Ready for your checkride? We have good news, or bad news, depending on where you live and whether your examiner chooses to give practical tests or not. Here’s what we know.
In a letter to its Designated Pilot Examiners shared with Plane & Pilot, the Flight Standards District Office in Grand Rapids, Michigan, has shared the current policies on giving checkrides. The letter, addressed to designees under its jurisdiction, asked DPEs to use the following criteria before deciding to give checkrides and processing applicants for new certificates and ratings. They are:
“When was the applicant last out of the country?”
“When was the applicant last in contact with any person that has been out of the United States recently (since January 1, 2020)?”
“When were classrooms, briefing rooms, common areas that we would be utilizing last disinfected/sanitized?”
“When was the aircraft last cleaned for the purpose of disinfection and sanitization? How was that completed?”
The FSDO also acknowledging that some recurrent tests required of its examiners will have to be put off but promised that even if the recurrent exam doesn’t take place in time, despite the status showing “overdue,” no action will be taken against designees.
Jason Blair, a regular contributor to Plane & Pilot wrote, “I am continuing forward in locations where I know cleaning procedures are sound or at my home airport where I can control the environment for applicants that don’t have any indications of being sick and haven’t been travelling in areas of high risk. ”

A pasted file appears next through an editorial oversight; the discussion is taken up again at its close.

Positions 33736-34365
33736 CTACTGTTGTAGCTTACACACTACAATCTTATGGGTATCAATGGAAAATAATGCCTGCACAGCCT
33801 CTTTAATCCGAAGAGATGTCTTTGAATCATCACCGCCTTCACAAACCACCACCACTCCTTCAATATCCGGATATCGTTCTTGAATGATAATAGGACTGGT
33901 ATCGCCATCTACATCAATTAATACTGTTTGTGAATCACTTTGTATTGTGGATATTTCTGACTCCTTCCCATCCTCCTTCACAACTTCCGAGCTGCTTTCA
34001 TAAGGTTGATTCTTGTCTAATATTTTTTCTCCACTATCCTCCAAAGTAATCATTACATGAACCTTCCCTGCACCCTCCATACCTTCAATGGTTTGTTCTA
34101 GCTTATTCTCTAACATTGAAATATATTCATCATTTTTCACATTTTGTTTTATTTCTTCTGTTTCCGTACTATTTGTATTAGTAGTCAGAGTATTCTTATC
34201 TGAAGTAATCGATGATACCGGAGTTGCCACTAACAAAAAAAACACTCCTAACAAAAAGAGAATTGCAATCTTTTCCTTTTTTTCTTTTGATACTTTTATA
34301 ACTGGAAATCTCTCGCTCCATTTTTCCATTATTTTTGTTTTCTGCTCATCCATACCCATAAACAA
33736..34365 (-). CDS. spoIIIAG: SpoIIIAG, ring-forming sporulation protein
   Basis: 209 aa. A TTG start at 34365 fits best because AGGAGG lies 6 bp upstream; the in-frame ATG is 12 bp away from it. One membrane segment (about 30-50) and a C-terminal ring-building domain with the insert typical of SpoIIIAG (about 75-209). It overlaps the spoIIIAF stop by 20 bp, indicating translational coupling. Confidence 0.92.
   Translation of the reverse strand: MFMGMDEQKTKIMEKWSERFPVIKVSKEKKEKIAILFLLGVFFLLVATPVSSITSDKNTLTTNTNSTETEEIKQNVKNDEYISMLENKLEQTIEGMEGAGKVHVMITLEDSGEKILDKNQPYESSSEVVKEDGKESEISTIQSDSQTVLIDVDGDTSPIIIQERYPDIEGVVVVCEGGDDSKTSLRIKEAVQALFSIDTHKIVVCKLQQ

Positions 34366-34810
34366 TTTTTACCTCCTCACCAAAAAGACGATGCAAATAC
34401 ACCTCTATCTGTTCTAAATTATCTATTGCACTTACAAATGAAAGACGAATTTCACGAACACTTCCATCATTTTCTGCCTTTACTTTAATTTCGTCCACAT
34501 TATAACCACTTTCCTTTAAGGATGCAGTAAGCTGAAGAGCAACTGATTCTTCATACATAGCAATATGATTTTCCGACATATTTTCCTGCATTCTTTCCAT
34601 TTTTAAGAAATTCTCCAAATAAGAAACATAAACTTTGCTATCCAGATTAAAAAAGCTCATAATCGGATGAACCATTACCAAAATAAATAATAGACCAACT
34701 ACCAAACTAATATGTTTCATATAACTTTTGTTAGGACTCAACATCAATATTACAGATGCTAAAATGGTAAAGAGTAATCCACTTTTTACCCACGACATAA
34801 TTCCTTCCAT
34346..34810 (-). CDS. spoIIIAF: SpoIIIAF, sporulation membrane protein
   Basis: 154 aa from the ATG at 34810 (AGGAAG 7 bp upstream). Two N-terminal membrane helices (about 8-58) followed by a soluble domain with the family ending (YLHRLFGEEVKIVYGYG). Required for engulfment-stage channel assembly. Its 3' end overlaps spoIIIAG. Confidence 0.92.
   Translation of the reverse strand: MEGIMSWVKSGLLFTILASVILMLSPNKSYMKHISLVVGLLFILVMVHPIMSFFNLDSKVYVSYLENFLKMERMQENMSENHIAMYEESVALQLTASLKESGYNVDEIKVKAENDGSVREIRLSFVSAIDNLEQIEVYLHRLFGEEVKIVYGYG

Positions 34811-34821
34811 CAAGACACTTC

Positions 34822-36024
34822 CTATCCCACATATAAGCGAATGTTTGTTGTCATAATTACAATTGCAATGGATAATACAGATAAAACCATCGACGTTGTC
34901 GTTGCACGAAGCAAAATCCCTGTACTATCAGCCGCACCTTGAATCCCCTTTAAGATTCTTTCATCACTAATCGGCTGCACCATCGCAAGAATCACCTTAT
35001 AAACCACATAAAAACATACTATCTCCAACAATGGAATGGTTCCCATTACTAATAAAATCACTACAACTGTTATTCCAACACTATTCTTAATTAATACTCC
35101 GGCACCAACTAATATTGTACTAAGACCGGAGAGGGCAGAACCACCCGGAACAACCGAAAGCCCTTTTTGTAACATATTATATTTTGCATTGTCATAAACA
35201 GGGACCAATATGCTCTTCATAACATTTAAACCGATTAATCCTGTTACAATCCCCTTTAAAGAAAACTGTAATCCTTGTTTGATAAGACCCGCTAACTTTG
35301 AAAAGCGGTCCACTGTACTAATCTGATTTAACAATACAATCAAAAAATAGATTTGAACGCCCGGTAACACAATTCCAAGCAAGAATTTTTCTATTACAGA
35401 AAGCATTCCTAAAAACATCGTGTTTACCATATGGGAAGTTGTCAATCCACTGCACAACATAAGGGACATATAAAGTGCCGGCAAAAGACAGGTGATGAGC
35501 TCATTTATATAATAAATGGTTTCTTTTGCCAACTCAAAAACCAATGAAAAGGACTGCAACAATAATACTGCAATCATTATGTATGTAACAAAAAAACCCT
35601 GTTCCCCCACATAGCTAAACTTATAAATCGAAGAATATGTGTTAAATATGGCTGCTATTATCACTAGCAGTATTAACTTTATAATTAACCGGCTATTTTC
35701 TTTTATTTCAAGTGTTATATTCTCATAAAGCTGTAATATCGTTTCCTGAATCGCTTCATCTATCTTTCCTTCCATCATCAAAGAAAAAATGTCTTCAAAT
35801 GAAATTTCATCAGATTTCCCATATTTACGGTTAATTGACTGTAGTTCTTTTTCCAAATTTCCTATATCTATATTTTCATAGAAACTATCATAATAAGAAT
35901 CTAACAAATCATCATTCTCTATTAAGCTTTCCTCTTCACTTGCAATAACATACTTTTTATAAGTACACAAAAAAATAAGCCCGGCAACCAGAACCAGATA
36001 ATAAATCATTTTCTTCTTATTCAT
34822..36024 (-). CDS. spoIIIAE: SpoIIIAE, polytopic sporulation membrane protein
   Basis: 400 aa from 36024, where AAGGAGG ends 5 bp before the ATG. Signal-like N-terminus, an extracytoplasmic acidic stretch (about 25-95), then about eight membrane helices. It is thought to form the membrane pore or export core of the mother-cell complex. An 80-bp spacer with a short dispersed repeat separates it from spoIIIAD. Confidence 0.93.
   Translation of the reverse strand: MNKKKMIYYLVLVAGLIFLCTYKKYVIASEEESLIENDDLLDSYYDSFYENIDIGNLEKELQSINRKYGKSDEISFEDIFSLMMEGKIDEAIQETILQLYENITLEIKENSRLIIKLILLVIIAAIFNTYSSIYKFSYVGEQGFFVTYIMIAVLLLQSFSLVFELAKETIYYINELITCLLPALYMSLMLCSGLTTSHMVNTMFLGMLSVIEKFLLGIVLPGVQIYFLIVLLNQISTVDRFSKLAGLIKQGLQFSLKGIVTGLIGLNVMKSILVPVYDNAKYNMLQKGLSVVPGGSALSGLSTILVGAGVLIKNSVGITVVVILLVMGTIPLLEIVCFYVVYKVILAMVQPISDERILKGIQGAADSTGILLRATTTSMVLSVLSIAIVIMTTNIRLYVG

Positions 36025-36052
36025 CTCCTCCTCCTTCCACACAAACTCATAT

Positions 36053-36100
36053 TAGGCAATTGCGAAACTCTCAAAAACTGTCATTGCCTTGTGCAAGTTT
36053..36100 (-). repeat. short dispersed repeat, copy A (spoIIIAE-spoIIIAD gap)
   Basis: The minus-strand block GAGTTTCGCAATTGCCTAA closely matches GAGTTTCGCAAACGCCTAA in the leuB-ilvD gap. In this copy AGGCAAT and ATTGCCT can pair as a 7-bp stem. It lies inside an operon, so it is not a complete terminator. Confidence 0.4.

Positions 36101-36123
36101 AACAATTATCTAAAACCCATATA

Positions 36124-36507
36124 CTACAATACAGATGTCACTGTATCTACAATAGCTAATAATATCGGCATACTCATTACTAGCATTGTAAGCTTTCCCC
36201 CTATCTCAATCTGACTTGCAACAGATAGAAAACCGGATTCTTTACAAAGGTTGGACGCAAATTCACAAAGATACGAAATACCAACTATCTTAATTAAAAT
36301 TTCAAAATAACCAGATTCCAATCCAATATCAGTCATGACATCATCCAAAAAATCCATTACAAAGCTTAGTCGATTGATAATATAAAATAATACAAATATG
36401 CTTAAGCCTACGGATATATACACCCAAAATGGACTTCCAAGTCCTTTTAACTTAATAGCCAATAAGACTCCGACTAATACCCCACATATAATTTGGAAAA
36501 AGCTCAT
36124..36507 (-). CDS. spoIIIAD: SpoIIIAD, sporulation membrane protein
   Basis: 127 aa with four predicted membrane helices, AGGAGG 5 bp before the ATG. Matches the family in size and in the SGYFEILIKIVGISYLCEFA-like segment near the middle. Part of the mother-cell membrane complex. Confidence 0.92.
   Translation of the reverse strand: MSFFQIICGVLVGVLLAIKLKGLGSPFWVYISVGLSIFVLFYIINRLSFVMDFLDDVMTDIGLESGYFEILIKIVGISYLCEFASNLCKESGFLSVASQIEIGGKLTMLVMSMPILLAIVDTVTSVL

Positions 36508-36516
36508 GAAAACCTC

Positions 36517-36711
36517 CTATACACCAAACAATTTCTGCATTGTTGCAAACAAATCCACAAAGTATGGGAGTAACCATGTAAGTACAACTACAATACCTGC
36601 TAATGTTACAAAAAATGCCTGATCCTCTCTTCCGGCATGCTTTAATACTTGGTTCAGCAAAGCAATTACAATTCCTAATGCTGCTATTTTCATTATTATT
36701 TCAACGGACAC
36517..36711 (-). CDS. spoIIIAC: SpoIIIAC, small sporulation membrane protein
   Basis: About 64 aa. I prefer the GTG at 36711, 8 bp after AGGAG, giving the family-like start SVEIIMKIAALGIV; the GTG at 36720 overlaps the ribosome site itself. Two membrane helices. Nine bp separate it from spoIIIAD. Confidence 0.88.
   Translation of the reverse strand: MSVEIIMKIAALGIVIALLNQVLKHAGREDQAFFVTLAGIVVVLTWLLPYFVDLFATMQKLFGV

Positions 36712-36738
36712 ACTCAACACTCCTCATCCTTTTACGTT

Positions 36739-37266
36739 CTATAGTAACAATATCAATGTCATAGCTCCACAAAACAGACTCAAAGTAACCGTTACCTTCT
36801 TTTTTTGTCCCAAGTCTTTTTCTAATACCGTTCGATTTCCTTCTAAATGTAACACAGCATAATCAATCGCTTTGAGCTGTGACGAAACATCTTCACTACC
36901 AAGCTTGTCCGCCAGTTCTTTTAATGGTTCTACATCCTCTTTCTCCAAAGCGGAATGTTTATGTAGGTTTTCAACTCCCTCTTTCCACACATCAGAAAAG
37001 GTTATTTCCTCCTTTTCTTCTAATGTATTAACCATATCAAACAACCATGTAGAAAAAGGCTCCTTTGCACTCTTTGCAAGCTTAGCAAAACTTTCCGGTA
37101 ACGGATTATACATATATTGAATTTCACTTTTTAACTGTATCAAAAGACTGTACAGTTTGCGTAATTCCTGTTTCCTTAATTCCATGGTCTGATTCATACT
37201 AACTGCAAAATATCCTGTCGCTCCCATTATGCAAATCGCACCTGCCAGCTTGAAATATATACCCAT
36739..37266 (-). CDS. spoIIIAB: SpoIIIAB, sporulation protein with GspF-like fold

In recognizing the risks, Blair, an expert on risk mitigation when it comes to flying, is practicing it in new ways. “I personally am making the effort when I come home to then shower and change clothes to minimize potential spread of anything as much as possible to family. For me it’s about mitigating as many risks as I can logically, and that’s a choice each individual will have to make for themselves.”
As far as national policy is concerned, that remains a work in progress. One examiner Plane & Pilot spoke with reported that the Flight Standards Division of the FAA is still formulating guidelines to share with its designees, though, as with everything else these days changing so quickly, once published, those policies will be subject to immediate change without notice.